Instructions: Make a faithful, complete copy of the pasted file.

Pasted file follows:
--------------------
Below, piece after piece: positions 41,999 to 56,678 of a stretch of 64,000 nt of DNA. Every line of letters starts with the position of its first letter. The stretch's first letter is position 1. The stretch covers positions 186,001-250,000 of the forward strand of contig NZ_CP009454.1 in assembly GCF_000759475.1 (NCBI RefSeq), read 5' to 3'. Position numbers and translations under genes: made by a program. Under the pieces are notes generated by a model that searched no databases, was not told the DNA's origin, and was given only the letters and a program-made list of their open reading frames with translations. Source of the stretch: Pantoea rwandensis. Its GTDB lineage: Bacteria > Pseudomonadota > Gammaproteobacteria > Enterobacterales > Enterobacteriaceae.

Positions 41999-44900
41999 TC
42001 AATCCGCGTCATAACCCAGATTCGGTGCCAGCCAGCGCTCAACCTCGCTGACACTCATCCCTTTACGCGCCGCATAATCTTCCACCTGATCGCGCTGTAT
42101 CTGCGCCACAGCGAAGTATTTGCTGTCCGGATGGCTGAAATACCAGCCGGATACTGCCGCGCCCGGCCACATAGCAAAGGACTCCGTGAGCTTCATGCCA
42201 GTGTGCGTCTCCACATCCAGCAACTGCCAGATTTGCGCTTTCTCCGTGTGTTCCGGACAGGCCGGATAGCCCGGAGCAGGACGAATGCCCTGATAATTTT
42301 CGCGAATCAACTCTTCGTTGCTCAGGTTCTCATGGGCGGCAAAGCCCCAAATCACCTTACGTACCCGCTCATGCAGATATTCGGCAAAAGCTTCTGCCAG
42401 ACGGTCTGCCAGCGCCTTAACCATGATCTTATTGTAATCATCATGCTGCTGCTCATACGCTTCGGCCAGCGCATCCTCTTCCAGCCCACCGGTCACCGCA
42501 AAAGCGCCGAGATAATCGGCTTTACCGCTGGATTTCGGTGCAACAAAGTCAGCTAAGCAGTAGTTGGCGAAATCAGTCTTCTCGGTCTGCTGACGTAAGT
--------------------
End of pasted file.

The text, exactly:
Below, piece after piece: positions 41,999 to 56,678 of a stretch of 64,000 nt of DNA. Every line of letters starts with the position of its first letter. The stretch's first letter is position 1. The stretch covers positions 186,001-250,000 of the forward strand of contig NZ_CP009454.1 in assembly GCF_000759475.1 (NCBI RefSeq), read 5' to 3'. Position numbers and translations under genes: made by a program. Under the pieces are notes generated by a model that searched no databases, was not told the DNA's origin, and was given only the letters and a program-made list of their open reading frames with translations. Source of the stretch: Pantoea rwandensis. Its GTDB lineage: Bacteria > Pseudomonadota > Gammaproteobacteria > Enterobacterales > Enterobacteriaceae.

Positions 41999-44900
41999 TC
42001 AATCCGCGTCATAACCCAGATTCGGTGCCAGCCAGCGCTCAACCTCGCTGACACTCATCCCTTTACGCGCCGCATAATCTTCCACCTGATCGCGCTGTAT
42101 CTGCGCCACAGCGAAGTATTTGCTGTCCGGATGGCTGAAATACCAGCCGGATACTGCCGCGCCCGGCCACATAGCAAAGGACTCCGTGAGCTTCATGCCA
42201 GTGTGCGTCTCCACATCCAGCAACTGCCAGATTTGCGCTTTCTCCGTGTGTTCCGGACAGGCCGGATAGCCCGGAGCAGGACGAATGCCCTGATAATTTT
42301 CGCGAATCAACTCTTCGTTGCTCAGGTTCTCATGGGCGGCAAAGCCCCAAATCACCTTACGTACCCGCTCATGCAGATATTCGGCAAAAGCTTCTGCCAG
42401 ACGGTCTGCCAGCGCCTTAACCATGATCTTATTGTAATCATCATGCTGCTGCTCATACGCTTCGGCCAGCGCATCCTCTTCCAGCCCACCGGTCACCGCA
42501 AAAGCGCCGAGATAATCGGCTTTACCGCTGGATTTCGGTGCAACAAAGTCAGCTAAGCAGTAGTTGGCGAAATCAGTCTTCTCGGTCTGCTGACGTAAGT